“Be like water making its way through cracks. Do not be assertive,
but adjust to the object, and you shall find a way around or through
it. If nothing within you stays rigid, outward things will disclose
Empty your mind; be formless; shapeless, like water. If you put water
into a cup, it becomes the cup. You put water into a bottle and it
becomes the bottle. You put it in a teapot, it becomes the teapot. Now,
water can flow or it can crash. Be water, my friend.
― Bruce Lee
Your instructor has dedicated countless hours on the mat molding you into the jiu jitsu practitioner and person you have become. There’s no doubt you have had other influences off the mat, but how many challenges have you faced that have put you on the brink death? Each day that you step on the mat, you are putting your life in the hands of trained killers and you have to trust that they have been adequately trained. The instructor has not only helped to mold you, but also those that you are trusting to strangle you. Dedication to the team, not only from the instructor but also the practitioners, is necessary to be able to freely practice without the fear of injury.
Consumerism has taken over and the pupil is becoming the customer. The change has allowed for individuals to freely jump from gym to gym with the justification being that they are a paying for a service. Your instructor’s responsibilities are far reaching. Not only does this person teach you proper technique, but they also teach you the morality involved in applying that technique. An armbar is not just an armbar. If you have rolled long enough, you have rolled with “that guy.” An armbar from him differs from the guy who won Pan Ams. What’s the difference? I would argue that the instructor is the difference. A good instructor not only teachers the proper technique, but they also clarify the conditions of how and when to apply that technique. This lesson is not learned in one training session. This takes time and dedication by both the instructor and the pupil.
“Be like water …”
A skilled instructor teaches the practitioner how to apply the technique as well as how to vary the application dependent on the circumstances. There are times when a strangulation hold or armbar must be applied with one hundred percent effort, but those times are few and far between. The skilled instructor knows how to tame the ego and teach the pupil the most important part of the technique, which is control. The majority of practitioners must be able to wake the next day with functional limbs as to carry out the necessary responsibilities to provide for their families. The life and death battle is not the one on the mat, but the one that earns the paycheck to provide food and shelter for the family. The skilled instructor teaches each pupil how to adequately apply and assess skill as to not hurt his or her teammate so they can continue to contribute to the well being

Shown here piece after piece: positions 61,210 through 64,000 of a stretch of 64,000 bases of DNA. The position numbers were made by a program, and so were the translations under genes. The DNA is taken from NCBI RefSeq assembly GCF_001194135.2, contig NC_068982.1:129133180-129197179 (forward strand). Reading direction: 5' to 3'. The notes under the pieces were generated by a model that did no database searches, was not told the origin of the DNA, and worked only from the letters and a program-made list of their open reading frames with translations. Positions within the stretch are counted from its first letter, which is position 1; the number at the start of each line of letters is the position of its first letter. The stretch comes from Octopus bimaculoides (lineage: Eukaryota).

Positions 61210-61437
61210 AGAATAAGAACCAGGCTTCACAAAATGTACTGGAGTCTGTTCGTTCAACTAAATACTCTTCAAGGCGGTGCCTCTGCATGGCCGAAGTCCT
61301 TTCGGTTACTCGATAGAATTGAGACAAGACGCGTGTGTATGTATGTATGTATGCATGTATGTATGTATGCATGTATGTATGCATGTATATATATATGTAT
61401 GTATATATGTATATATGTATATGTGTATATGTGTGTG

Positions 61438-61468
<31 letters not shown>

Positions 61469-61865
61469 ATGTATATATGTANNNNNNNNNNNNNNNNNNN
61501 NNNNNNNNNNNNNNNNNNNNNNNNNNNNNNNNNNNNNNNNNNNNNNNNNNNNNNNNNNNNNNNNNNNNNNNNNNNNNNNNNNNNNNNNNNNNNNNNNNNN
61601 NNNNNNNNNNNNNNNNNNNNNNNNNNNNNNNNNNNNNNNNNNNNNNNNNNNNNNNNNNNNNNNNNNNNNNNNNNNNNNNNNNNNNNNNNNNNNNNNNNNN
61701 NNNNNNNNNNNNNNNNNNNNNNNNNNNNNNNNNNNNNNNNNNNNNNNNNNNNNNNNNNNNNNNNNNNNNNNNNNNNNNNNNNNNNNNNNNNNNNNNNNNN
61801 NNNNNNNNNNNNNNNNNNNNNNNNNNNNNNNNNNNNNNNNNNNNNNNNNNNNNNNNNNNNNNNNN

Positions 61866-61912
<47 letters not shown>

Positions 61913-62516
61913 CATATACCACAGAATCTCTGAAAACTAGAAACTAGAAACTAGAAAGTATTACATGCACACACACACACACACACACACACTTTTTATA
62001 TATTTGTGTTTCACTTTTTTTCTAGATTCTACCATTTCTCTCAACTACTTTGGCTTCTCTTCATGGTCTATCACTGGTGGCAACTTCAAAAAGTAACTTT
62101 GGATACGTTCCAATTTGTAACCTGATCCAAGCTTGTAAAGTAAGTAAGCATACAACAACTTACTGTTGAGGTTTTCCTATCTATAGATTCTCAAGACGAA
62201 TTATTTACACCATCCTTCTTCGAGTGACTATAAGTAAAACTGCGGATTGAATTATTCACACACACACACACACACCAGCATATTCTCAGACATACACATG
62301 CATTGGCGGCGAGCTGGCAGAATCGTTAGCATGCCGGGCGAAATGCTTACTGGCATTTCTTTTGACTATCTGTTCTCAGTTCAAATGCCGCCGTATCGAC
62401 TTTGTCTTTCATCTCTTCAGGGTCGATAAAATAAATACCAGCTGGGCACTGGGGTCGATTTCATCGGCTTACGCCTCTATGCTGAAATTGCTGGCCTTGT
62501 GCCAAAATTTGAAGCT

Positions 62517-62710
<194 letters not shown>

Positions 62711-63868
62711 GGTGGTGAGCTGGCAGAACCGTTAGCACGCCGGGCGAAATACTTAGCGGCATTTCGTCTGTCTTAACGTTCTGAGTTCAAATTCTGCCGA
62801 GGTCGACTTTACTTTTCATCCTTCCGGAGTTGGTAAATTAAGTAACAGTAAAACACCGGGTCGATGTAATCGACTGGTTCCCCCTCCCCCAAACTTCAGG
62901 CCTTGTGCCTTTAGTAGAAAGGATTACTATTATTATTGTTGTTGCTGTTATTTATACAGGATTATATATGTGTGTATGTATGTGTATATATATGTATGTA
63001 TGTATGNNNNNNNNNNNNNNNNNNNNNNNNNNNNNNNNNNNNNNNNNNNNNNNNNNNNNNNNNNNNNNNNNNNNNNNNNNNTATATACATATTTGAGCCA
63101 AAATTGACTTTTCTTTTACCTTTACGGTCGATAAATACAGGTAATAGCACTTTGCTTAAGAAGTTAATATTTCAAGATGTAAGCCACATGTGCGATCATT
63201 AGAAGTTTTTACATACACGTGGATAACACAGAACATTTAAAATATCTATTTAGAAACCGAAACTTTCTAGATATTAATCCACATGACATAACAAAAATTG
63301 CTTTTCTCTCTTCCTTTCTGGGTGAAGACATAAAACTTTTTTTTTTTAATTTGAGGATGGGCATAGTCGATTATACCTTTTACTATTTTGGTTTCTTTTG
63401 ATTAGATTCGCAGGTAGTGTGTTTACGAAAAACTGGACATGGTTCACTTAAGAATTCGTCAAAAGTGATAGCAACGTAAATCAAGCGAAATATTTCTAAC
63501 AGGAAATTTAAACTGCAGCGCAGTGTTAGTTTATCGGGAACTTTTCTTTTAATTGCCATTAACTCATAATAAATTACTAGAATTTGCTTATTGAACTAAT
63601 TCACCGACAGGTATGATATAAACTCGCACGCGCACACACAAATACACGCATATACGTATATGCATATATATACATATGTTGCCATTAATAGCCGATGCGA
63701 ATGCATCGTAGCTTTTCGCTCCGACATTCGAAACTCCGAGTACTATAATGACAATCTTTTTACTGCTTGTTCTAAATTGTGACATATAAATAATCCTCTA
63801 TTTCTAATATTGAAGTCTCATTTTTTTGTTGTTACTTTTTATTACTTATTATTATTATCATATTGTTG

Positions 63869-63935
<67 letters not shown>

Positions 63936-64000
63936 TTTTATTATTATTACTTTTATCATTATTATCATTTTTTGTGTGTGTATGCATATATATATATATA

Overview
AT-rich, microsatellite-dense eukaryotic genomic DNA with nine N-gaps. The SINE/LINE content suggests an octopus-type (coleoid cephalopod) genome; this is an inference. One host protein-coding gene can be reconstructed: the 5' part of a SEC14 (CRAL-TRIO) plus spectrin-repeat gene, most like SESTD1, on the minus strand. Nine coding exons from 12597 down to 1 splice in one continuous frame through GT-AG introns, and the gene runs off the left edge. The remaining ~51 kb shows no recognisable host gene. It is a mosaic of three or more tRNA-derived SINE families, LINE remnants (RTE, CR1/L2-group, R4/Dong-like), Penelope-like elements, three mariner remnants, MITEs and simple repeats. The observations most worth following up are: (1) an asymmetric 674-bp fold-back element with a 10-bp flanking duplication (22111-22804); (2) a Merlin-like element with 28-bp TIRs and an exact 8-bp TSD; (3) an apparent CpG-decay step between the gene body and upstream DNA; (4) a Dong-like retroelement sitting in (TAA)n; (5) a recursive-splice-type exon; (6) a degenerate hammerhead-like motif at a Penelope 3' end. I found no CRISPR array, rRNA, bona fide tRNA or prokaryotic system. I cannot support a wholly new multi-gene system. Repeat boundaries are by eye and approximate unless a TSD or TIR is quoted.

of their family. The skilled instructor develops skilled practitioners that are capable of understanding and applying a deadly technique that does not harm their teammate. The pupil is like water in that he or she has learned to adapt to different situations and circumstances.
The consumer comparisons people are drawing are akin to sales. Instruction is a service of sorts, but much of what a good instructor has to offer can hardly be duplicated. There is much more than hip movement and grips that a skilled instructor is teaching. The dedication this person is showing you should be reciprocated. Loyalty used to be about hidden techniques and secret moves to use against enemies or rival academies. With the access to technology, this is no longer the case. Loyalty is now more about the well being of your fellow practitioners. It is imperative that the atmosphere in the academy harbors a mentality that emphasizes growth and members are truly interested in the well being of their teammates. A good instructor sets the precedent and leads, but your safety ultimately lies in the hands of your teammates.